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Agricultural Chief Scientists discuss digital traceability at G20 meeting


Speaking at the opening session of the G20 Meeting of Agricultural Chief Scientists (G20-MACS) on the role of science, technology and innovation in sustainable food systems to increase food security and enhance food safety, FAO Chief Scientist Ismahane Elouafi underlined the opportunity 2021 presented to design a better agri-food system.

“It is a really critical year that we are thinking at the system level,” she told delegates meeting virtually under the G20 Presidency of Italy in a two-day event from 15 to 16 June 2021 to discuss digital traceability and new breeding techniques as key topics.

Reminding those present of ‘mega-agenda’ issues such as climate change, biodiversity and the ocean and forestry summits, Dr Elouafi said: “Science and technology and innovation can accelerate the transformation of the agri-food system to become more efficient, to be more inclusive, more resilient and more sustainable”.  She also underlined, however, that an effective policy and regulation framework needs to be in place in order to deploy the technologies in many areas.

G20 and food safety

One of the focus areas at the G20-MACS meeting is food safety, where science, technology and innovation have huge potential to develop the different components of food systems, be it the risk management, the data, the policy and the risk based controls, as well as the risk assessment.

Digital technologies can help make food systems more efficient with potential benefits including increased agricultural productivity, increased cost efficiency and access to market opportunities. Digital also allows for better communication and greater inclusivity. “It could provide lots of potential benefits to optimize resource management and resource application. And we could eventually also use these additional technologies to really help farmers — particularly small scale farmers — have timely information,” said Dr Elouafi.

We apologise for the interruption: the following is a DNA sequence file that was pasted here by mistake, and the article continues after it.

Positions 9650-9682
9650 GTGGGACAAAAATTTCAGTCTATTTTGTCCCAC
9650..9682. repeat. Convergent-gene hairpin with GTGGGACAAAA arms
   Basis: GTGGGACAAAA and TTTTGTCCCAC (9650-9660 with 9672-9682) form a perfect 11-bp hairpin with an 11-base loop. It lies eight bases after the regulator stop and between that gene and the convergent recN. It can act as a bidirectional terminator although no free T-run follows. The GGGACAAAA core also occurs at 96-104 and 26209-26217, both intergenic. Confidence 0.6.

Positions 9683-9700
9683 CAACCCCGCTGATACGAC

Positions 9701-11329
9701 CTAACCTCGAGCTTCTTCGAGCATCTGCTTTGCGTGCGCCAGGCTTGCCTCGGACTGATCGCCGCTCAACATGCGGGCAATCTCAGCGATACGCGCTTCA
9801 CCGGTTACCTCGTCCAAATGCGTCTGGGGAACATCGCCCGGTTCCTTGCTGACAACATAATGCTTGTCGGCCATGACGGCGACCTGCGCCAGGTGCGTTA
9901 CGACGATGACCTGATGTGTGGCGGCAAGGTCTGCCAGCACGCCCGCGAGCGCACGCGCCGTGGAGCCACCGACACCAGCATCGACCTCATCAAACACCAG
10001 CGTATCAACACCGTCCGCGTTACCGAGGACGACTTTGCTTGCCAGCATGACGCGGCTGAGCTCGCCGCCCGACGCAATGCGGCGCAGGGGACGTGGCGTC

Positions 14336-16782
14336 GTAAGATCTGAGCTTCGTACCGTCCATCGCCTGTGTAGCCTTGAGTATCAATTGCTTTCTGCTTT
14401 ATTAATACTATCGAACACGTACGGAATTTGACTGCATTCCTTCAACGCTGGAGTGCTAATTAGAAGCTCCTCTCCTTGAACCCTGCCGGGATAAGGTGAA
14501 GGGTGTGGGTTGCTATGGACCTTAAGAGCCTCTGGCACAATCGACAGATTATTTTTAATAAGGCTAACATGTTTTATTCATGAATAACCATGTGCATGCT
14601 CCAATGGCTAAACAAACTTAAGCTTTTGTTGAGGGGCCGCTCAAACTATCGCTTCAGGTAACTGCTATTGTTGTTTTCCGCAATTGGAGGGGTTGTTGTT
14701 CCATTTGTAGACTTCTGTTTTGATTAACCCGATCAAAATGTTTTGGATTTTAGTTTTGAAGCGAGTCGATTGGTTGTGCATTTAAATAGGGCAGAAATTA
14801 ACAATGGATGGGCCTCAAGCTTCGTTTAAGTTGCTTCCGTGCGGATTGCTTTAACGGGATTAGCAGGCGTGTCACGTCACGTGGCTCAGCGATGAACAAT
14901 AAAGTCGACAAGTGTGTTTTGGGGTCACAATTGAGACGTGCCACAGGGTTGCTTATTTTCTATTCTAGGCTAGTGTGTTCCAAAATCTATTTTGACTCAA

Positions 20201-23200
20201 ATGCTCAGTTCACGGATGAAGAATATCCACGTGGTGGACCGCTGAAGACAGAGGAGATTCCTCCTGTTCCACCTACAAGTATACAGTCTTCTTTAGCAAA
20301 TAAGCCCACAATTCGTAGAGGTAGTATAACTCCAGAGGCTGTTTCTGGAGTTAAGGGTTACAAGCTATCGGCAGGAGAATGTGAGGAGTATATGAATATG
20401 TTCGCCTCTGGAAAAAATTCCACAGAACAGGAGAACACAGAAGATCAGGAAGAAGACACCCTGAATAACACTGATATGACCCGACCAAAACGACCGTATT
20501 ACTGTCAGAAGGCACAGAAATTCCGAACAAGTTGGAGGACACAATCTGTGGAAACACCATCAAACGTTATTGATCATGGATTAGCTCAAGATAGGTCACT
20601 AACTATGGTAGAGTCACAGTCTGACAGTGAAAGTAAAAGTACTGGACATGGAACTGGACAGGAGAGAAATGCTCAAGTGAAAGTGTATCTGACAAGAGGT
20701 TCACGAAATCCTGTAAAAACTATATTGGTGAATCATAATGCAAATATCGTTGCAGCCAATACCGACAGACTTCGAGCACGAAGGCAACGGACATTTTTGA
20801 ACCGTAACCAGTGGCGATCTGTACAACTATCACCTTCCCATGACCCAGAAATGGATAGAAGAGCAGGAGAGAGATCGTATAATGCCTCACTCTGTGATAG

Be aware of adverse or unintended gaps.

Traceability is one of the topics being discussed as applied to food safety. “It is an important component,” said Dr Elouafi, “but really we have also to be aware of the adverse or unintended potential gaps that might result if we use all these technologies.”

Risk assessment and risk management are key to ensuring that we are not widening the gap between large farming systems and small scale agriculture systems. “We have to be aware of the risk, to assess it and to mitigate it and provide the know-how to all farmers,” she said.

Science and technology and innovation can help in food safety and food traceability. The Codex parent organizations can help in scanning the horizon and preparing the groundwork for new innovative Codex work and provide the scientific basis, as well as help Members to implement the standards.

“FAO supports the international standards setting process of the Codex Alimentarius Commission … and their application can help countries to keep their food safe, but also to enter new international markets.”


Learn more

Watch FAO and WHO Chief Scientists discuss food safety at a World Food Safety Day 2021 live event

Italian Presidency of the G20